Friday, March 01, 2019

Memory québécois

I was going to add last night that I could put on a red wig and play Dot Cotton, since they've been very awkwardly filming scenes without June Brown in which Dot is just off-screen for the last couple of weeks of episodes. It's the part I was born to play.

But on the subject of my bad memory, everybody should know about the Quebec Memory Championships coming up on March 23! It's an innovative and really well-designed memory competition that should really be emulated all around the world. And you don't actually have to go to Laval University to compete, because you can take part, just for fun, as an 'honorary competitor', in the sense that they'll send people the memorisation papers and let you do it yourself. So I'm certainly going to do that, and I just thought I should publicly announce my approval of the whole thing here for the world to see.

Although most people will have stopped reading when I implied that I want to be Dot Cotton, but never mind.

Thursday, February 28, 2019

Dreams of stardom

 I started watching EastEnders again for the first time in many years, when I heard Dr Legg was coming back. I still don't know what half of the characters in it are called, but it's fun to keep in touch with everyone on Albert Square. It even inspired my subconscious mind last night and gave me a dream that I was sitting in the café when Dr Legg (or possibly Leonard Fenton) came over and said he'd had an idea for a new scene with the two of us, which they could add into the episodes before he died, so we had a conversation which I think involved baking pies.

I've always sort of wanted to be on EastEnders, or even better, Coronation Street, as long as it was in some kind of role that required an absolute minimum of acting but basically just involved me sitting in the background of important scenes. And getting my picture in those soap opera magazines a lot, obviously. I'm available, casting people. Send me an email.

Sunday, February 24, 2019

And now we know what happened to our old friend the Over-Mind!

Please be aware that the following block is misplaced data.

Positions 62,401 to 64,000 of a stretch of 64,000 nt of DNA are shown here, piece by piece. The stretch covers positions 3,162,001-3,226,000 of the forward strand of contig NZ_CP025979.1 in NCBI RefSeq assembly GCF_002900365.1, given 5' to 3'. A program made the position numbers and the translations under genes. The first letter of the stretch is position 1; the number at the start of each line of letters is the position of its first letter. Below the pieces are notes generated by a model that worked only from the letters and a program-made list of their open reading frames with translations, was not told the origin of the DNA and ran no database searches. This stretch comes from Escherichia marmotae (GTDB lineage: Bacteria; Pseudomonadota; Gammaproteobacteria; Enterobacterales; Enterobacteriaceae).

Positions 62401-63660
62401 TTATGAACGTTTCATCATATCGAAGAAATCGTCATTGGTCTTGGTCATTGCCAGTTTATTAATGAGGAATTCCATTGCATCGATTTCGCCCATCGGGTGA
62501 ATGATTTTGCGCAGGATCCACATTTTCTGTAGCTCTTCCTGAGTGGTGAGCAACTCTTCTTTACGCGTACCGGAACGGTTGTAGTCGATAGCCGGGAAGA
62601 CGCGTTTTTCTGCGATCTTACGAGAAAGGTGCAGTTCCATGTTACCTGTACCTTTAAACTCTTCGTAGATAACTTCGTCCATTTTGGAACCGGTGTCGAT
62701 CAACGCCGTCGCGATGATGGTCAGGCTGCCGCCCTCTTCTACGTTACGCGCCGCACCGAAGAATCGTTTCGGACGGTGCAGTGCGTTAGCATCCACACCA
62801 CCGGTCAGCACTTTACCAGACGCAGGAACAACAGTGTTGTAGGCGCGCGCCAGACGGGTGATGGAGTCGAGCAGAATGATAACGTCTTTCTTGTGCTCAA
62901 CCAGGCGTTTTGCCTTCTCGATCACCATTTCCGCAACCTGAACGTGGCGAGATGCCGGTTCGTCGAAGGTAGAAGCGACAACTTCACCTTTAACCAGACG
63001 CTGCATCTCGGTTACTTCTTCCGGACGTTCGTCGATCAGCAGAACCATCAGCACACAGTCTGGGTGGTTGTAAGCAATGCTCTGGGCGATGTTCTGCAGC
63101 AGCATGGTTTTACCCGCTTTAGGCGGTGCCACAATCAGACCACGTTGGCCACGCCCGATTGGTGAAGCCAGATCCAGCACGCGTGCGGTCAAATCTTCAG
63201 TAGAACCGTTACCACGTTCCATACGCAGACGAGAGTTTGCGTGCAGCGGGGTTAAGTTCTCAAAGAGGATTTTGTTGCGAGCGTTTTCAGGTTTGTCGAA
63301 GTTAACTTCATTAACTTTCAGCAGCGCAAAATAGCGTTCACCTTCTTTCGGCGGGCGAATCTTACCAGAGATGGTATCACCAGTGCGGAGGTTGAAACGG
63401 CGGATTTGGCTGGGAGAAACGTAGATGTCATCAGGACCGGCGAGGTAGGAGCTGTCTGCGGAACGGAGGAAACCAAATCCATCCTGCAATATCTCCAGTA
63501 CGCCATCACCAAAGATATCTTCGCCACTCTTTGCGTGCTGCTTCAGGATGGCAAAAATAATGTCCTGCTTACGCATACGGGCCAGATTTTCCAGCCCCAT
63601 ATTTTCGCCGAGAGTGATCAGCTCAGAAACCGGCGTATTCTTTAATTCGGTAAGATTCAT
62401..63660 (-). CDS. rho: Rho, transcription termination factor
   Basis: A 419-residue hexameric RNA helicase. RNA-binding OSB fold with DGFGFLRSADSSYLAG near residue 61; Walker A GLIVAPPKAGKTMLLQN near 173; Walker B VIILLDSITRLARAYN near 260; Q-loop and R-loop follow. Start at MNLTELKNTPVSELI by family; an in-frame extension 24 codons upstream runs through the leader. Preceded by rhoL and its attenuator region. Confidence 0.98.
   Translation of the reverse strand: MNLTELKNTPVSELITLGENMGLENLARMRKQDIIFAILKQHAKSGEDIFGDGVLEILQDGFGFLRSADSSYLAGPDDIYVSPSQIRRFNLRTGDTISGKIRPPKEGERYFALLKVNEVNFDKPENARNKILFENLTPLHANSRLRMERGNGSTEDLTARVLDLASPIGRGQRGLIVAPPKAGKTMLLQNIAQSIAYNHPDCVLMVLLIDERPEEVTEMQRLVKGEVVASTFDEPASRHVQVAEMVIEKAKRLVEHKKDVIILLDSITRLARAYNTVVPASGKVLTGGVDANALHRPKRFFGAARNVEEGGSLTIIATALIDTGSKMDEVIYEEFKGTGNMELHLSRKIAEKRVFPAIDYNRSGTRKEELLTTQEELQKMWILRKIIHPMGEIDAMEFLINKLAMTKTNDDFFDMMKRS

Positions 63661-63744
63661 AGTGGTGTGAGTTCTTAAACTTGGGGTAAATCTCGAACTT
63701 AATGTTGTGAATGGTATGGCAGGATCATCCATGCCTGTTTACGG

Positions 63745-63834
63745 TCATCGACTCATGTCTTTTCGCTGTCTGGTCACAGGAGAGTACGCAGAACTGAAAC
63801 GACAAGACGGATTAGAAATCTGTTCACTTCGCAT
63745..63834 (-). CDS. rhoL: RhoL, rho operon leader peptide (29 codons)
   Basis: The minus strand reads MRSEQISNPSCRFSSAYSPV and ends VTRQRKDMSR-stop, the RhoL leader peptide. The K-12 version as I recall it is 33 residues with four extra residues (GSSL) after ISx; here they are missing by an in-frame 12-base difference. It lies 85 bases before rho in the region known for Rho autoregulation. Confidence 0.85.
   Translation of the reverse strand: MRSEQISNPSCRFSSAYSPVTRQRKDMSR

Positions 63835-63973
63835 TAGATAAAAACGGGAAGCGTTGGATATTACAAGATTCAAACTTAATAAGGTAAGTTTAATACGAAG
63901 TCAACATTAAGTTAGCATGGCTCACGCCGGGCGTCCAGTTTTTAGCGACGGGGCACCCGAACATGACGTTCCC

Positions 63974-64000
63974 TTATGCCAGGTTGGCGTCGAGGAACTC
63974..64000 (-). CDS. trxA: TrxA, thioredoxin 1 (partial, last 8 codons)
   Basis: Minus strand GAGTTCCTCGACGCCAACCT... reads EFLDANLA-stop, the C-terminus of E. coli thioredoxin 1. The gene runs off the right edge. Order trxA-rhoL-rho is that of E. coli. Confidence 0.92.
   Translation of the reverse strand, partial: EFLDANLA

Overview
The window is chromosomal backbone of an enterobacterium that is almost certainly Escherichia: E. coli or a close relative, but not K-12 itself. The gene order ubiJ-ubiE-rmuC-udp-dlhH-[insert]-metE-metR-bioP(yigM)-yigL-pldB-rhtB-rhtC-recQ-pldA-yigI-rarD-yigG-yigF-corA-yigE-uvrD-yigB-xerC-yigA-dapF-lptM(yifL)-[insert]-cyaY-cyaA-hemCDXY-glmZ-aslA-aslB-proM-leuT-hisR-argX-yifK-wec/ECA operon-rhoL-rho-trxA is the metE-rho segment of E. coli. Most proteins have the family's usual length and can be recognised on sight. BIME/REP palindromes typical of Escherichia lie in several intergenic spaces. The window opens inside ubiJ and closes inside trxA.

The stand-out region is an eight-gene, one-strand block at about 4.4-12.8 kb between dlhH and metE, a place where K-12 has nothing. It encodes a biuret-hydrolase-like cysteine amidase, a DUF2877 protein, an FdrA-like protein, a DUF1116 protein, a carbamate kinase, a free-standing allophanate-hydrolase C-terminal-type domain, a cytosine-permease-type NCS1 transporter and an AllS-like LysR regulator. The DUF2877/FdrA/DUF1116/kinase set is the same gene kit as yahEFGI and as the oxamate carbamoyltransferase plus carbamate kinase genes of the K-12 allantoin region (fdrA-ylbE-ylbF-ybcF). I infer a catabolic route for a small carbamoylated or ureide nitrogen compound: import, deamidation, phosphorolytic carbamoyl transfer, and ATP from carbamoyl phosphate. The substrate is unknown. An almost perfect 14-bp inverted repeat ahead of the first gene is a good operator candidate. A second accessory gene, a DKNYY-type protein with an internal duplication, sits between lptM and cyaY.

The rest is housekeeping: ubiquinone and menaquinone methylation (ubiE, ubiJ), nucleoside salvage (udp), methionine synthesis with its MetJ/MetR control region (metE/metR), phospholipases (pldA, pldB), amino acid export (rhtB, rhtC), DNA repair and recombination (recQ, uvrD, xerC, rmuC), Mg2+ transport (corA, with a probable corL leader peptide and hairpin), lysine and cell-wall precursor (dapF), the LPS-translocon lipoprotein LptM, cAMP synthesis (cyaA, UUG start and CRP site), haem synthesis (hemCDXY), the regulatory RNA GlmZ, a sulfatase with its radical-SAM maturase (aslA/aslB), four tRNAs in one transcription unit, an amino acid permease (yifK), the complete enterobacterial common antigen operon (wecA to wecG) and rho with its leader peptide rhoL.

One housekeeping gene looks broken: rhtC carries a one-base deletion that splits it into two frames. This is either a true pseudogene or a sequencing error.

To tell the story of the Over-Mind, the character who appeared in Defenders comics for a short while in the early eighties and then just disappeared without trace, you actually have to chronicle the appearances of his/their component parts over the prior decade or so of comics.

The Over-Mind first appears in Fantastic Four #113-116, over the summer of 1971. Written by Stan Lee, with assistance from Roy Thomas and Archie Goodwin, and drawn by John Buscema, very much in the style of Jack Kirby, the Over-Mind is a giant (looking about eight or nine feet tall, though it's never entirely consistent from one panel to the next) bearded man with fancy armour and helmet (with long red hair underneath) and staggering mental powers. He started life as Grom, the mightiest of a warlike alien race called the Eternals (no relation to the Eternals created by Kirby in 1976, who went on to be more important to the Marvel universe), who eventually picked on a much more powerful (and gigantic) civilisation called Gigantus and were obliterated. The Eternals' last act was to transmit the brain-power of the last billion survivors of their race into Grom's body, and send him out to crush the entire universe.
He causes trouble for the Fantastic Four over the course of four months of their comic, before the rather anticlimactic ending when The Stranger (another giant alien of staggering power who'd been popping up as a deus ex machina in Stan Lee's comics here and there since 1965) comes along, says that he's the combined form of the people of Gigantus, and uses his vast power to shrink the Over-Mind down to microscopic size, giving him his own empty universe to crush, trapped forever within a single mote of dust.

Meanwhile, the superhero Nighthawk (real name Kyle Richmond) had first appeared in two issues of Avengers in 1969, in which the Avengers (Marvel's mightiest heroes) face the Squadron Sinister (a team of villains inspired by DC's mightiest heroes). Nighthawk is the Batman analogue. He reappears in a Daredevil story in 1970, trying to discredit Daredevil and take his place as a hero - it was probably unintentional on the part of Roy Thomas, who wrote these stories, but they do set Nighthawk up nicely as a spoilt rich kid who desperately wants attention and could do a lot of good if somebody would just point him in the right direction. That's how it worked when he was added to the cast of Defenders in late 1973, turning against the Squadron Sinister when they go a bit too far down the evil insanity path, and ending up the everyman hero who was the heart of the Defenders team from that point onwards.

A year later, Steve Gerber took over as writer of Defenders, and that's when it became a truly great comic. In #32, which came out in late 1975, he chronicled Nighthawk's origins for the first time in the course of a storyline in which he has his brain surgically removed and someone else's put in his body (the story also involves the more conventional mind-swaps by means of Dr Strange's magic powers too!) - the origin mentions in passing his college girlfriend Mindy, who he ended up killing in a car crash.

(he didn't actually wear his superhero costume all his life; these scenes are symbolic rather than literal)

That's our prologue to the story of the Over-Mind. Now we can skip ahead five years, and enter into the works of J.M. DeMatteis.